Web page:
by Jim Harris
There are a lot of people clamoring for their rights these days. In order to decipher who’s getting what and who’s not, I am starting my own monitoring organization, “Rights-Watch-O-Rama,” and accepting charitable donations. Here’s my first report:
As Americans, our legal rights are enumerated by the first 10 amendments to the Constitution, known as Bill of Rights, written by and for a bunch of slave-owning, powdered wig-wearing white dudes over 200 years ago. Just to keep things relevant and up-to-date, these amendments are regularly re-interpreted for us ordinary folk by black-robed political appointees.
And thank goodness for those wise, impartial black-robed political appointees. My own favorite decision by the U.S. Supreme Court over the last year was the one in which they extended the rights of senior citizens to have a complete steak dinner in South Florida as long as they show up at the restaurant before 7:30 a.m. — and don’t eat more than 10 ounces of meat.
Getting back to the Bill of Rights, the First Amendment guarantees free speech. No problems there. It’s a great time to be a fanatic. Seems like everyone alive is either shouting into a cell phone, “Tweeting,” pontificating on some website or blog, or causing a ruckus in the town square. Andy Warhol underestimated. These days, all of us can be famous all the time, not just for 15 minutes.
Of course, once you have freedom of speech, then you need the right to shoot people with whom you disagree. Thus, the Second Amendment. This right seems to be the most important one in the minds of many Americans. They claim that the only way to stop a bad guy with a gun is by having a good guy with a gun. Unless the bad guy is a better shot, in which case you need two good guys with guns, or one good guy with a much bigger gun. Guns are also used for protecting one’s God-given stuff and for killing defenseless animals, although the latter does not rise to the level of a “right” but is merely a “sport,” like badminton or volleyball.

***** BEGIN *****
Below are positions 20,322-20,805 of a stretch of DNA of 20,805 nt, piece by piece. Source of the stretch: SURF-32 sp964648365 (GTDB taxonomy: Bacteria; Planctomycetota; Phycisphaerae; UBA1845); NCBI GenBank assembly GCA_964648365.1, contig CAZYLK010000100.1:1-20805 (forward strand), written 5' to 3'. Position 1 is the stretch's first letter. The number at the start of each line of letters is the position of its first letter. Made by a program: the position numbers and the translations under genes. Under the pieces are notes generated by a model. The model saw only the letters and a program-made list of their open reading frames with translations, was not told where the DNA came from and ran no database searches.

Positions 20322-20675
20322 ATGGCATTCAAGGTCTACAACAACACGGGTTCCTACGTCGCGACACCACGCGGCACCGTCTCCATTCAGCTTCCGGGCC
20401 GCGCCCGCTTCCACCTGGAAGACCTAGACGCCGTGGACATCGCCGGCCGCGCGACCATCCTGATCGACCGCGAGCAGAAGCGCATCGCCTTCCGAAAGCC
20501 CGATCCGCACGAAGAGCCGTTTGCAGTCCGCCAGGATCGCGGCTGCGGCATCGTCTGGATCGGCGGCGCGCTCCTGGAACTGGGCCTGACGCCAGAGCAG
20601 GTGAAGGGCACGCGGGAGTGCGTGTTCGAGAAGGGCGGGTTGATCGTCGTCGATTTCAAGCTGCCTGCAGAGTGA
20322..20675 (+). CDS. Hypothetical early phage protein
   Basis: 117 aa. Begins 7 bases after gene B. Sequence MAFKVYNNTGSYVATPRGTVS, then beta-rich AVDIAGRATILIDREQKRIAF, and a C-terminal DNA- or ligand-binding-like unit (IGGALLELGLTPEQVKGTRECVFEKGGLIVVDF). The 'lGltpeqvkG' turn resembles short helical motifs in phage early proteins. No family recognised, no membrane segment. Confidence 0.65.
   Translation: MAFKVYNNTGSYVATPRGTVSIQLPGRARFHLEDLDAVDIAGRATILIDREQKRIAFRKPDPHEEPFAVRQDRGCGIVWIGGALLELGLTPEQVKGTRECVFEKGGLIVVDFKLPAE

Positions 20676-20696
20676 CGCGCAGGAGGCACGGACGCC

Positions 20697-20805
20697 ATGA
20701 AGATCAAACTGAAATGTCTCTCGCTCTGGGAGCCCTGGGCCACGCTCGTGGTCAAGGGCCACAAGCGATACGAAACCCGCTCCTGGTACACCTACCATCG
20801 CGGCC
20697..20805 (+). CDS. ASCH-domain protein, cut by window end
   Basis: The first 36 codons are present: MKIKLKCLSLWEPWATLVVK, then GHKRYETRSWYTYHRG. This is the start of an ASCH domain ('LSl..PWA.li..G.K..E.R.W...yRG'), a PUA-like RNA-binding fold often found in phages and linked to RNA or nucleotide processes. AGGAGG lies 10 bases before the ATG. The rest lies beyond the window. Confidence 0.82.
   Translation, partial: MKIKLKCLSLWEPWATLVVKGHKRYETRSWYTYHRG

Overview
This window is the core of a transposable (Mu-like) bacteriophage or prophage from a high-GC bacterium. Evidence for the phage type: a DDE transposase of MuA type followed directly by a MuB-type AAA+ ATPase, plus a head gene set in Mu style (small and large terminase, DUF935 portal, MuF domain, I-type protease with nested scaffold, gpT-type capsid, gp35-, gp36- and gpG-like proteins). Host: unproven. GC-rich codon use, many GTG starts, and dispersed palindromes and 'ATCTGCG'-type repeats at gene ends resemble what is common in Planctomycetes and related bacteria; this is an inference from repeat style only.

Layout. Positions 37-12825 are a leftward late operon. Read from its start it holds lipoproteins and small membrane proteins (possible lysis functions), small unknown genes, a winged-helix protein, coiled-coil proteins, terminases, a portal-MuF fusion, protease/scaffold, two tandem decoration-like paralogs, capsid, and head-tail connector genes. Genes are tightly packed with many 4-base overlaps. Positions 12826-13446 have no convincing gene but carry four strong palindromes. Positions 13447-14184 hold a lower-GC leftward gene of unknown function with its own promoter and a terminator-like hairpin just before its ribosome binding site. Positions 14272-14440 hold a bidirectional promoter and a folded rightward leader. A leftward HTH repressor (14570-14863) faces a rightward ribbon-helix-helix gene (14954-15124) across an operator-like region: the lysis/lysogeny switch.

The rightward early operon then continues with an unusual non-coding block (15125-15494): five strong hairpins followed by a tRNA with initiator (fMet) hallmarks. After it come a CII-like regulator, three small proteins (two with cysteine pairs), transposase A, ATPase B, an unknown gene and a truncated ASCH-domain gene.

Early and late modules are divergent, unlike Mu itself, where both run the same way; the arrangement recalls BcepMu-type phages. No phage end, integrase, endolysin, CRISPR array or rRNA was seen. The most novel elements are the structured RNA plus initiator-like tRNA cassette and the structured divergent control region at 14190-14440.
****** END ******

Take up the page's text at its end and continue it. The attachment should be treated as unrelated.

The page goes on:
Not everyone, however, believes that civilization requires guns. Some people actually want the right to live in a society free from guns. They say that if the powers-that-be can make things as ubiquitous as VHS tapes, rotary phones and analog TV disappear overnight, they should be able to similarly get rid of guns. Unfortunately, these folks have no constitutional amendment to lean on, so they’re out of luck.
Let’s see, the Fourth Amendment prohibits unreasonable searches and seizure. I guess that would be like if detectives stole money from a suspect, or if cops impounded someone’s car for having an expired registration. Welcome to Philadelphia.
The Fifth Amendment — mostly used by colorful mobsters — is designed to prevent interrogators from using intimidating tactics to get suspects to testify. And we all know that never happens in America. The Sixth Amendment guarantees a speedy trial. Okay, I guess “speedy” is a relative term.
Another rights issue much in the news lately involves the Boy Scouts of America, who were apparently not “prepared” to deal with the backlash in response to their ban on accepting gays. In a recent statement, BSA headquarters declared that they would leave the issue up to local chapters to decide. The local chapters in turn replied that they would probably abide by the national organization’s decision not to decide.
Observers are opining that the Boy Scouts will eventually expand to include gay scouts, “bi” scouts and undecideds but not atheists. Lost in all this rights-wrangling is the individual’s right to privacy, since everyone is now expected to disclose his/her sexual orientation and religious affiliation in order to participate. Not to mention, we’re all being tracked and followed by security cameras, satellites and digital devices 24/7.
And at the bottom of the heap, devoid of any rights whatsoever (drum roll, please), are the animals. Poked, prodded, poisoned and put upon unmercifully, theirs is a hopeless plight. Humans seemed determined to use their animal brethren for every unpleasant purpose imaginable.
For example, Iran just announced that they sent a monkey into space, and that they had previously sent a mouse, a turtle and a worm. Come on, was this really necessary? The Boy Scouts could send a worm into space. In fact, that’s one of their merit badges. If Iranians want to go into space, let them hop on the damn rocket themselves!
Oy vey. All this monitoring has got me burned out, like a garage band in a Viagra TV commercial or a bad case of The Mondays. I’m disbanding “Rights-Watch-O-Rama” and moving to Tahiti, but you can still send me money if you want to. I’m also on a waiting list for a monastery in France just in case the Tahiti thing doesn’t work out.